These days just about anything passes as a Niçoise salad, in fact, there is really no definitive version of this classic French salad. Whether it be the anchovies, tuna or potatoes, everybody seems to have their own ideas with regards to which combination makes for the perfect Niçoise. To be honest though, as with most things, it really comes down to personal taste. Carb-conscious? Ditch the potatoes. Not fan of tuna? Leave it out. Hate anchovies? Eat a different salad!

For more great salads from The Muddled Pantry, please click here

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Fattoush (Moroccan Bread Salad)

Moroccan Bread SaladFar and away my favourite Moroccan salad, fattoush is both tasty and filling.

Popular throughout the Middle East, this bread salad is similar to an Italian panzanella. Not only is it a great way to use up old bread, it is also a great addition to any Moroccan meal. It even makes an interesting alternative to your typical “braai” salad and is a great option for any vegetarian guest you may have.

In this recipe I’ve used tinned artichoke hearts, but you can substitute these with any number of alternatives if you want – I would recommend using either some grilled green bell peppers or perhaps some grilled baby marrows (courgettes). Traditionally the recipe calls for oily black olives, but these aren’t always readily available so I would just use the tastiest black olives you can find instead.

For more delicious Moroccan recipes please click here or if you would like to read more about Moroccan food please click here

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Couscous Tabbouleh

Couscous TabboulehOften mistaken as being Moroccan, tabbouleh is originally from the Middle East and is commonly served as part of a meze. Especially dear to the Lebanese – the dish is so loved, it has even been granted the honour of having its own celebration: National Tabbouleh Day! So widely popular is tabbouleh, this humble dish is seen as a common cultural link between the divided people of this once war-torn nation; reflecting the diversity of the Lebanese people through its diverse ingredients. Seemingly, for the Lebanese at least, this makes tabbouleh something worth celebrating.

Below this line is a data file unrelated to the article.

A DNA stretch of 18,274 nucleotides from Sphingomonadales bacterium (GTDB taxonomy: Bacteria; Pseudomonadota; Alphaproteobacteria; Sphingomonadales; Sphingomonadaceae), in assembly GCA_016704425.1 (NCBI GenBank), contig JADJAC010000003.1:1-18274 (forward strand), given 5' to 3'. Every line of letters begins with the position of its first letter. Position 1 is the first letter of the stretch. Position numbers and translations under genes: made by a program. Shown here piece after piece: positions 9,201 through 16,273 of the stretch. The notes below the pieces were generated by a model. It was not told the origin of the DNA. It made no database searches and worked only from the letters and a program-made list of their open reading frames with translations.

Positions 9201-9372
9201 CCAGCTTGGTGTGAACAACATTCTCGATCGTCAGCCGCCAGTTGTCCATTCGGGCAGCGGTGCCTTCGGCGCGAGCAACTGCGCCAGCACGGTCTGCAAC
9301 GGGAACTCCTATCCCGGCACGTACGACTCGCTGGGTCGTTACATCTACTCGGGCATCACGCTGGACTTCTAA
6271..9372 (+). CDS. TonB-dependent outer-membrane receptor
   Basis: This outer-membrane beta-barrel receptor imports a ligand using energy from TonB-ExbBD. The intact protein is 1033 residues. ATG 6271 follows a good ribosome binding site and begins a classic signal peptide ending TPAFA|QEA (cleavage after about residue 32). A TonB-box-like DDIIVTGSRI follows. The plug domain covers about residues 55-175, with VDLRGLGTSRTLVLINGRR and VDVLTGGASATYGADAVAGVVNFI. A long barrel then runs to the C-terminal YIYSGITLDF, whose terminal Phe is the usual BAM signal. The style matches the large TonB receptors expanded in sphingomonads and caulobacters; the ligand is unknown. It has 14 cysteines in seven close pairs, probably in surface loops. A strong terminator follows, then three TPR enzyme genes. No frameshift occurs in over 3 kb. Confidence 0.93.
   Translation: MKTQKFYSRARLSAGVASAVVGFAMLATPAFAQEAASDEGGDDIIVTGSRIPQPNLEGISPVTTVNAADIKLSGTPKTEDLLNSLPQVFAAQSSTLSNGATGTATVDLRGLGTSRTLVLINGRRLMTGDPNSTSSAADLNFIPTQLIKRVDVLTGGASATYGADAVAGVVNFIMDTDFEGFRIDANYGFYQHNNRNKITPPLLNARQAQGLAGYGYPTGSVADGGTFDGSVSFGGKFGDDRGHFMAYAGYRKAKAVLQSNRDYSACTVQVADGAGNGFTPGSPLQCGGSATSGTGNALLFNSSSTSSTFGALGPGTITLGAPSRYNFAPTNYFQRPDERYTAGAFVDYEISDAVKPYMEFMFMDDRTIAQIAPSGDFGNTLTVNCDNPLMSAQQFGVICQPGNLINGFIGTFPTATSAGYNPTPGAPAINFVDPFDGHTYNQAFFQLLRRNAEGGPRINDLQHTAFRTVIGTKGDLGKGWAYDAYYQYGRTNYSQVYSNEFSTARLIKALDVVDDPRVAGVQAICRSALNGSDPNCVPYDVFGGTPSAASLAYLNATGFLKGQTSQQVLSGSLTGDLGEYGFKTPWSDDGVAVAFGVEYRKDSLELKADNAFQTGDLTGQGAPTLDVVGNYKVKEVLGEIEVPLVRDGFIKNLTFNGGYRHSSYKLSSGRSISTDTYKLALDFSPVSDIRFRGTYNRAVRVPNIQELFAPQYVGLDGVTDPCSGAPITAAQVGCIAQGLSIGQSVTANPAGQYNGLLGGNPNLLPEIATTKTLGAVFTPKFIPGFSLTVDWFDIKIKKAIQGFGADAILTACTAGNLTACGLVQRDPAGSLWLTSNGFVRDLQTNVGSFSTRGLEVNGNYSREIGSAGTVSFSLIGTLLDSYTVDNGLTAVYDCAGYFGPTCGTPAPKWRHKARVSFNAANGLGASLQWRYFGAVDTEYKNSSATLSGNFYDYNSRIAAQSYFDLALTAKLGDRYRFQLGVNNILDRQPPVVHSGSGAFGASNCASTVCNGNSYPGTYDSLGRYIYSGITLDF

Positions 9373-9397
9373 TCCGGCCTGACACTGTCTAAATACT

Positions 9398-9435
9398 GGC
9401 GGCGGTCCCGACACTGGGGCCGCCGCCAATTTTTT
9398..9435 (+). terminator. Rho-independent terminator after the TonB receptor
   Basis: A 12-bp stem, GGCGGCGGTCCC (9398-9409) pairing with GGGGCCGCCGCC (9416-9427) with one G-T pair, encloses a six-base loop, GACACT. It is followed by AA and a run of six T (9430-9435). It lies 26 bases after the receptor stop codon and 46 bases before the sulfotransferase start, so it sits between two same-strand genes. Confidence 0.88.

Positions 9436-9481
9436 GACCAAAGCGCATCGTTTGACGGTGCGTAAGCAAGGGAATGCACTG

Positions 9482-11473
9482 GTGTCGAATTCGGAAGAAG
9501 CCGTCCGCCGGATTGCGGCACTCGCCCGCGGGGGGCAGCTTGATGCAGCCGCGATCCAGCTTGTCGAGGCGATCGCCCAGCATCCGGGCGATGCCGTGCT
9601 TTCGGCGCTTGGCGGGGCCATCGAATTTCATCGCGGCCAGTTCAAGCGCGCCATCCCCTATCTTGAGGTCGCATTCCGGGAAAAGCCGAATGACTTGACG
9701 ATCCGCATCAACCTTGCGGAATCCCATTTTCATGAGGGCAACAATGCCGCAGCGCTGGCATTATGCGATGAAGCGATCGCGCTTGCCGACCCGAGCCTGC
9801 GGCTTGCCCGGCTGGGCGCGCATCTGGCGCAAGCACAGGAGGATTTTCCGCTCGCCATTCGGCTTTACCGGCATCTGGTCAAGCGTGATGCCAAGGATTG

For the rest of us, however, it is just a salad.

So whilst traditionally part of a meze, in Western convention it is more likely to be served as an accompaniment to a main meal such as a tagine, stew or even a barbeque. Typically made with bulgur wheat, tabbouleh can also be made using couscous. Whilst not entirely authentic, I prefer using couscous as I find bulgur wheat a little chewy and, to my mind, it can weigh a good tabbouleh down. I have also recently rediscovered the joys of quinoa, which would also make a great base for a tabbouleh.

The great thing about tabbouleh is its adaptability – provided you have some fresh herbs and lemon, you can virtually use any ingredients you have available. There’s really only one “rule” to consider when assembling your tabbouleh (and even that isn’t set in stone) and that’s the ratio of couscous to herbs. Traditionally the couscous is actually one of the secondary ingredients and not, as is common practice, the main ingredient – this honour actually falls to the fresh herbs. Traditionally the herbs should make up at least 70% of the overall tabbouleh, but this is rarely the case in Western interpretations of the dish, where the ratio is often reversed in favour of the couscous. In truth though, it is not really that important – all that really matters is making the dish to your own tastes and preference. After all, your tabbouleh doesn’t symbolise the aspirations of the Middle East, it is just dinner.

For the recipe of perfect couscous, please click here.

If you would like to serve tabbouleh with some delicious Moroccan dishes, please click here

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Som Tam (Green Papaya Salad)

I’ve always loved Thai Green Papaya Salad (Som Tam), but I’ve had to set aside my cravings for the simple reason that you couldn’t source green papaya in Cape Town…that is, until now! Having spotted a gap in the market, the New Asian Spice Supermarket in Sea Point has thankfully started stocking them. Supply is often erratic, as there’s only one farm in the whole of South Africa that produces these under-ripened gems, but regardless of sporadic supply at least they are finally available locally. And so, in an instant, an obsession was reborn!